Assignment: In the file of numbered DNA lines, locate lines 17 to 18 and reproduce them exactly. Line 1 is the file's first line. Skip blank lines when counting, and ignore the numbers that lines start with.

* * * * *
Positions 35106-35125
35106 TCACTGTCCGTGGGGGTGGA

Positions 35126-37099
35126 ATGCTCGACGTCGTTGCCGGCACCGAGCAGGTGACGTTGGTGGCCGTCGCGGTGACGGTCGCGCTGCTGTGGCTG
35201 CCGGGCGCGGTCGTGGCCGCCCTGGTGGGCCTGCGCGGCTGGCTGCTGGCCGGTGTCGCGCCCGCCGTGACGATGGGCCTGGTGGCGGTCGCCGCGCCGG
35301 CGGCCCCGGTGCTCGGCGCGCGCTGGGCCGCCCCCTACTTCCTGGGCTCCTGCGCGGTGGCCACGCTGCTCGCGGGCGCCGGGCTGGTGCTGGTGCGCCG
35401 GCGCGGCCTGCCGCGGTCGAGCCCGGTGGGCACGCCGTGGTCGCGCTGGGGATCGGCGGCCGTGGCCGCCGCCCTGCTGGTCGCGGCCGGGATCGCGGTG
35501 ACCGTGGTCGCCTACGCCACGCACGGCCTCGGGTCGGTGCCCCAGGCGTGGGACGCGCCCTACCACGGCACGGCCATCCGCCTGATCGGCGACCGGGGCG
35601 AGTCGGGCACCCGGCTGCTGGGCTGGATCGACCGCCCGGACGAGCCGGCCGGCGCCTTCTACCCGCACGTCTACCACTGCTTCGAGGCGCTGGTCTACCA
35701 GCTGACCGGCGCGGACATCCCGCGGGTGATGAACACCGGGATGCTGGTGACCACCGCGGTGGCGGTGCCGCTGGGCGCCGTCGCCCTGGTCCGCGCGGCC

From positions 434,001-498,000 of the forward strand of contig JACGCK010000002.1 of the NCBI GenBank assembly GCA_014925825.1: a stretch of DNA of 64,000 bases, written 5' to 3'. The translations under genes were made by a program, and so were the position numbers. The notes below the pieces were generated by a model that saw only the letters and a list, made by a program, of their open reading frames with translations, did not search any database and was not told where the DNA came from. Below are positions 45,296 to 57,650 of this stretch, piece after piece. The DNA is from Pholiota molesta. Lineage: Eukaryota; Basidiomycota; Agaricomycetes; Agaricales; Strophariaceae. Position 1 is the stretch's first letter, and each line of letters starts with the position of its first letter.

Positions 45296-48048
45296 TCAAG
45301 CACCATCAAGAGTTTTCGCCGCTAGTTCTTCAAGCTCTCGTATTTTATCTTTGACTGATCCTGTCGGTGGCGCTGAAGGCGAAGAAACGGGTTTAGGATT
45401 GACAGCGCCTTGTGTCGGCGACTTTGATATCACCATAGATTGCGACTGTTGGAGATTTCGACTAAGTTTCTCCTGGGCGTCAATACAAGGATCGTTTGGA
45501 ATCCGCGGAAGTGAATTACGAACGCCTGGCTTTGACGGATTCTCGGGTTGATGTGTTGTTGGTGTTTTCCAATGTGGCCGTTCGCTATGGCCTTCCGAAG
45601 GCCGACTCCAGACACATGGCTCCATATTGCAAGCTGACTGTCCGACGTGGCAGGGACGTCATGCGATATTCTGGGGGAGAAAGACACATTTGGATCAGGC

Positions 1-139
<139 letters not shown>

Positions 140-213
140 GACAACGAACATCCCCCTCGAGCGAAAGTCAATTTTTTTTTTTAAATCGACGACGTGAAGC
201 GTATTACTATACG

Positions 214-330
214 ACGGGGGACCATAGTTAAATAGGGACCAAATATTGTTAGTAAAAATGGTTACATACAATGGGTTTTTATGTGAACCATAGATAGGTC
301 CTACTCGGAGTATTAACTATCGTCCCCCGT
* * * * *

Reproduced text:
45601 GCCGACTCCAGACACATGGCTCCATATTGCAAGCTGACTGTCCGACGTGGCAGGGACGTCATGCGATATTCTGGGGGAGAAAGACACATTTGGATCAGGC

Positions 1-139